For those of us with teenagers (or even pre-teens) GCSE’s have long loomed on the horizon. In our house, although the exams themselves begin in a little over 11 weeks, it still feels a little bit like “we’ve got ages yet”. Nope. We haven’t. In my typical parenting style I have swung between overly controlling “COME ON DO SOME REVISION” to relaxed and chilled “The most important thing is to focus on your well-being.” Let me tell you, neither one works by itself.
So at this incredibly important time, there must be a happy medium, surely? Well yes there is, but it’s not an easy one. The push and pull between allowing your child to dictate their own schedule and desperately wanting to help (or control) so that they don’t flounder is a delicate one. I am young enough to remember my own floundering and I want my daughter to feel completely supported throughout this process (and always).
The biggest way I’ve learnt to support my daughter is by going out of my way to show her I’m here. We go on a weekly ‘Date Night’ which can be anything from a McDonald’s sundae hastily eaten with grins on our faces and ice cream on our chins, to a trip to the theatre. We don’t plan anything major very often, but I always make time for this. Even if it’s half an hour. When I first suggested these date nights I was met with an eye-roll and a huff. But nevertheless, I persisted. So the first time we went out, we ate chips and drank mock-tails at a local cafe/bar. She spent most of the time snap-chatting. When I asked her about it, she huffed. And then she told me some juicy gossip. We laughed, the ice was broken and date nights became our thing.
So support of my child’s well-being is one aspect of this jigsaw puzzle of stress, but how about the academic side? Well. Being extraordinarily good at organising (I know, I know, but who doesn’t like to toot their own trumpet every once in a while?) I have taken it upon myself to be THE GO TO REVISION TIME-TABLER in the Cotswolds. Yes, yes it’s a self-appointed title but go with it for a moment. As parents we are constantly project managing everyone’s lives. Timetabling nutritious meals, after-school clubs, brownies, social lives and housework is no walk in the park. (Which reminds me, I must organise that walk in the park…) But we do it. Everyday. Exam revision is no different.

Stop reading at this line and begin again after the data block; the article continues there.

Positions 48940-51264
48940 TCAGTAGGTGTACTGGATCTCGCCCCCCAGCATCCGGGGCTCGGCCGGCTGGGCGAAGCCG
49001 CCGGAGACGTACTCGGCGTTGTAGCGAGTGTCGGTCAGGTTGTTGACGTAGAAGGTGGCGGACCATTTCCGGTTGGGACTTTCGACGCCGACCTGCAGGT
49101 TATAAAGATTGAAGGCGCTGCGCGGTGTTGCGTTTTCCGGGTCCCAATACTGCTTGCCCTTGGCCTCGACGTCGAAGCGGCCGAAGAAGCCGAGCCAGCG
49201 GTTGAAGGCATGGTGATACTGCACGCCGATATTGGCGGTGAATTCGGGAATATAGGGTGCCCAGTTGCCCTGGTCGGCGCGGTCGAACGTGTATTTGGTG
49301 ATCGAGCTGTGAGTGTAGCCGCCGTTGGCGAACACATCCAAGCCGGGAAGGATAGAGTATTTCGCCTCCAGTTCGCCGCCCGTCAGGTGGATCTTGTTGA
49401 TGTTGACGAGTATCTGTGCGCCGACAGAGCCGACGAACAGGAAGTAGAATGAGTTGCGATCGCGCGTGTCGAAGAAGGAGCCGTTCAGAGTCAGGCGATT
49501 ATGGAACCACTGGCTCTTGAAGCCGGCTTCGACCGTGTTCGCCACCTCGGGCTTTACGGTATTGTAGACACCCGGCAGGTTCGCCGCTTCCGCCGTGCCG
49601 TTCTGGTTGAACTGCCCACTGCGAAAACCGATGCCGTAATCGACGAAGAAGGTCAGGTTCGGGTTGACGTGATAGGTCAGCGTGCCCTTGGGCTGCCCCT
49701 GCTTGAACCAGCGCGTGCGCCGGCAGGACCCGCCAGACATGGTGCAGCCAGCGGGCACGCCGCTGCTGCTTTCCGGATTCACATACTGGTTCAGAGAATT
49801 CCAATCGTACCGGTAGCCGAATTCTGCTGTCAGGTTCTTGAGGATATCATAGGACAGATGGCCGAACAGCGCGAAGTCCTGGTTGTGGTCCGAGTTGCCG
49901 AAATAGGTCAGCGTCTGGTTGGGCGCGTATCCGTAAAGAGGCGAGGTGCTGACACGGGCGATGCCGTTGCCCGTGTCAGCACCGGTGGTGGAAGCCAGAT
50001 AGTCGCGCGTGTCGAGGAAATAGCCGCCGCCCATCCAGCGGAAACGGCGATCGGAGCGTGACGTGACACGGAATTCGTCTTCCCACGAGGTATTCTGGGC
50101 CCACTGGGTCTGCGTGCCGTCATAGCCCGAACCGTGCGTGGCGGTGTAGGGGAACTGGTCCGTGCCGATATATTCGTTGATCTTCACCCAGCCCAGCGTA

My daughter was given a calendar pad for Christmas by a well-meaning relative, it was promptly put on her desk with a pile of other paperwork on top of it. But last month we dug it out and sat down with an array of coloured pens and began the task of timetabling revision. We’ve gone for forty minutes per subject with two subjects per evening. This is as well as homework. Your child may want less, they may need more. We also scheduled in twenty minute breaks between each task.
The importance of reward is not a new concept to us is it? We reward ourselves for hard work all the time. Revision is no different. Rewards differ from person to person though. I love a good cup of tea and a piece of dark chocolate after I’ve done the hoovering (WHAT? IT’S THE WORST HO– USEHOLD TASK), but you may hate tea and dark chocolate, so that would be rubbish for you.
In the twenty minute breaks in between revision tasks my daughter has a little menu of rewards she can go to. I have stocked up on her favourite chocolate treats which no one else is allowed (apart from in chocolate emergencies, come on we all have them). But it could be listening to loud rap music or taking a short walk. Anything really that creates space and feels good.
For us, screen-time is limited in these revision periods. My daughter has a phone which appears to be fused to her hand and seemingly gives her life-sustaining gossip, information and images. But after a big discussion (read, argument) we agreed that during revision sessions her phone would remain downstairs. It’s not that I don’t trust her (in fact we’ve both forgotten this rule on occasion and it’s not been an issue), it’s more about the temptation of it being there. I’ll be honest, when I have work to do I have a similar rule with myself. I sometimes get distracted away from the task in hand. I’m human, it happens.
I can’t say that we didn’t bicker a little bit during this timetabling process, because we did. But we did it and afterwards we had a clear schedule of what was going to happen. It felt good. Secure. Safe. Because we weren’t specific about exact timings of the sessions it gave us some flexibility. But the eighty minutes per evening was the rule. And one my daughter feels comfortable sticking to.
Everyone is different in their approach to stress. Some bury their heads in the sand and pretend it isn’t happening. Some people shout. Some cry in Tesco’s. Some do all of those (yes, ok I’m referring to myself). But some people some into their own by channelling the stress into action and become composed, efficient and calm. If I can help my daughter become one of thosepeople (even if it’s just after having a little melt-down in a supermarket) then I’m winning at this parenting stuff and she’s winning at life.
A Guest Blog from Kate Montgomery
Kate is a writer, blogger and creative who lives in Stroud with her husband and two daughters. She writes a lifestyle blog called Clever Monty which her sisters read and say is great. She enjoys doing anything a bit crafty and spends too much time comparing herself to others on social media.